Curators in Scotland are “delighted” to have secured a little black dress designed by Chanel in 1926 to open an exhibition on the success of the garment over almost a century.
Beyond The Little Black Dress, which launches at the National Museum of Scotland in Edinburgh next month, will bring together more than 60 looks from collections and designers around the world.
It opens with a long-sleeved black day dress designed by Gabrielle Coco Chanel in 1926, which was hailed by US Vogue as “the frock that all the world will wear.”
The silk crepe dress is on loan from the Kunstgewerbe museum (Museum of Decorative Arts) in Berlin.
Georgina Ripley, principal curator of modern and contemporary design at National Museums Scotland, said: “The dress is incredibly significant for its own merit anyway, but for our exhibition it’s really pivotal because we are opening the exhibition with the idea that this is kind of the birth of the little black dress.
“The well-known story within fashion history is of Chanel being the inventor of the little black dress and 1926 being the date, and that’s because a very simple long-sleeved day dress of silk crepe de Chine was featured in American Vogue in the October edition and it called this dress the ‘frock that all the world will wear’.
“The dress that we have on loan from the museum in Berlin is not the exact dress that featured in that Vogue article, but it is the exact same style, made from the same sort of fabric, and it’s incredibly rare to actually find little black day dresses from that date in collections.
“It’s been amazing for us to be able to locate one, to be able to tell this really important story within the history of the little black dress.”
Vogue compared the dress to Henry Ford’s model T motor car, linking it to the idea of the democratisation of fashion, although it would still have been very expensive and only affordable to the wealthy.
The dress drew on the functionality of menswear and of clothes worn by those working in the service industry, such as maids and shop workers.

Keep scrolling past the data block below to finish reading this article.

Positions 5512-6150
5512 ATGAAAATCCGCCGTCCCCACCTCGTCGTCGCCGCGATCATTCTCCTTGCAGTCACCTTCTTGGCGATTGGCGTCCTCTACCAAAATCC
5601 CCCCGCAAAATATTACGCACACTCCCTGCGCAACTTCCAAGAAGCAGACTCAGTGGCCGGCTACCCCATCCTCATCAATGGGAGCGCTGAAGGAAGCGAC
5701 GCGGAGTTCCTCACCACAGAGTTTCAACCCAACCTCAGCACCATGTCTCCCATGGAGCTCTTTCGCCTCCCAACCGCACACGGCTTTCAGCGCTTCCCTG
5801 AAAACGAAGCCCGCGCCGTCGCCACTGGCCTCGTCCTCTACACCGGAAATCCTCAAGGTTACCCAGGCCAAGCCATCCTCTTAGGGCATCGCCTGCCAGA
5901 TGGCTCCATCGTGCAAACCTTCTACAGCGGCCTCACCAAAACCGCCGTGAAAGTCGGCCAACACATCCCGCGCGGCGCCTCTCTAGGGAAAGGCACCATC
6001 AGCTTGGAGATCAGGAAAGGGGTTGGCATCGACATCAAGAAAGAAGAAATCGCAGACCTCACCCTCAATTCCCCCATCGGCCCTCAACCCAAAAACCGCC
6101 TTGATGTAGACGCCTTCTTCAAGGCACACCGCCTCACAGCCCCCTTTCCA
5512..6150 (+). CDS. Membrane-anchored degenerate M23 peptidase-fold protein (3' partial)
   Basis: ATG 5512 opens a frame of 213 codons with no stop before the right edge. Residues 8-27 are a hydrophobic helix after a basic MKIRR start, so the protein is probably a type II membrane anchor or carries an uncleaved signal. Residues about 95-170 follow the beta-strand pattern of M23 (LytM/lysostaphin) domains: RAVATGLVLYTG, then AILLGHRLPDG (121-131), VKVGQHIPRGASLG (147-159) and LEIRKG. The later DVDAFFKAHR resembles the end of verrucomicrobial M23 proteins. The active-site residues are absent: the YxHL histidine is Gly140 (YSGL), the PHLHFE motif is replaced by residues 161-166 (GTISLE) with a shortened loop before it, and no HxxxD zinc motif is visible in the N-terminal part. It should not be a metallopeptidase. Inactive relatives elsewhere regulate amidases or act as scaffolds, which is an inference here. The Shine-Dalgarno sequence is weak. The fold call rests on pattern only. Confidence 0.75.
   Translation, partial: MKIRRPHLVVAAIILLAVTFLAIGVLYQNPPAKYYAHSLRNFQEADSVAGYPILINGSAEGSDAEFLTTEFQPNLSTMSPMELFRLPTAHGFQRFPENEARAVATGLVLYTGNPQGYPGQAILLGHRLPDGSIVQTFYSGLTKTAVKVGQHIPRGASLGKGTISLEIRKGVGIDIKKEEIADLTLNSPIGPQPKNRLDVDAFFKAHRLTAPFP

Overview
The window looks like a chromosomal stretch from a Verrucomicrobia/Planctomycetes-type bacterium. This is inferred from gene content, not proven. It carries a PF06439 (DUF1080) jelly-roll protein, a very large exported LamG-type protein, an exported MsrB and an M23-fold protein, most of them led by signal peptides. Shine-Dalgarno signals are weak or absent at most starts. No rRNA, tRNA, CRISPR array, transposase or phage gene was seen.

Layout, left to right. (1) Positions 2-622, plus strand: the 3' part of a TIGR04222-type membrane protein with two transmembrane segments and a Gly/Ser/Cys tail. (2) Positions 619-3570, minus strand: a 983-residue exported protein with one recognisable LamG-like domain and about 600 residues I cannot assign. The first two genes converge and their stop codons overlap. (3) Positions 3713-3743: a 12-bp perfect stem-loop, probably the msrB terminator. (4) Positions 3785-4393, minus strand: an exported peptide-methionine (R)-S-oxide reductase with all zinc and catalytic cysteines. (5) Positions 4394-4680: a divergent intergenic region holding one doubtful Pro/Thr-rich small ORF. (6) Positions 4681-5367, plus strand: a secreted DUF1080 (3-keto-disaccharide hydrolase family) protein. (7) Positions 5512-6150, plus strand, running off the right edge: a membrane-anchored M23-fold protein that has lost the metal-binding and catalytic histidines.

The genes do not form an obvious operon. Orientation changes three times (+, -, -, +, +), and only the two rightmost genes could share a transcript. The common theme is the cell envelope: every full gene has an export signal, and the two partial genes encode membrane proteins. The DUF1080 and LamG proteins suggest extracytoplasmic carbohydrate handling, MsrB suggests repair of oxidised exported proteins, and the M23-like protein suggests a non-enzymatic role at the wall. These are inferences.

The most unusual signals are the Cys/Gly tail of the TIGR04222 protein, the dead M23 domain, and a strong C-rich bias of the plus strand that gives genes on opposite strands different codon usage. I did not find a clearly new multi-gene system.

Chanel’s contemporary Paul Poiret described the style as “poverty deluxe” — things that have humble origins elevated to couture-style clothing.
While black was already in fashion before 1926 and other little black dresses had been created, something about Chanel’s design was seen as being an important moment in the modernisation of women’s fashion.
The exhibition was originally due to open in 2020 but was pushed back due to Covid, and curators were “thrilled” they could still borrow the dress from the museum in Berlin this year.
Ripley said: “This is such a natural place to start this story because it’s known in fashion history and we also wanted to confront head on that it really is just a moment that has been picked upon as the origin of the little black dress, but it would be really strange to tell that story without having that dress.
“We had our heart set on telling the story in that way and opening with this dress, so we’re delighted we’ve been able to see that mission through.”
The exhibition looks at fashions through the decades, from early pieces by Yves Saint Laurent, Christian Dior and Jean Muir to contemporary designers and brands such as Gareth Pugh, Simone Rocha and Off-White.
Areas of the exhibition are dedicated to highlighting black British designers whose work explores both blackness in terms of identity and the role the colour plays in crafting a futuristic, sci-fi aesthetic. It also considers how perceptions of the colour black differ in a global context. The exhibition runs from July 1 until October 29. — PA Media/dpa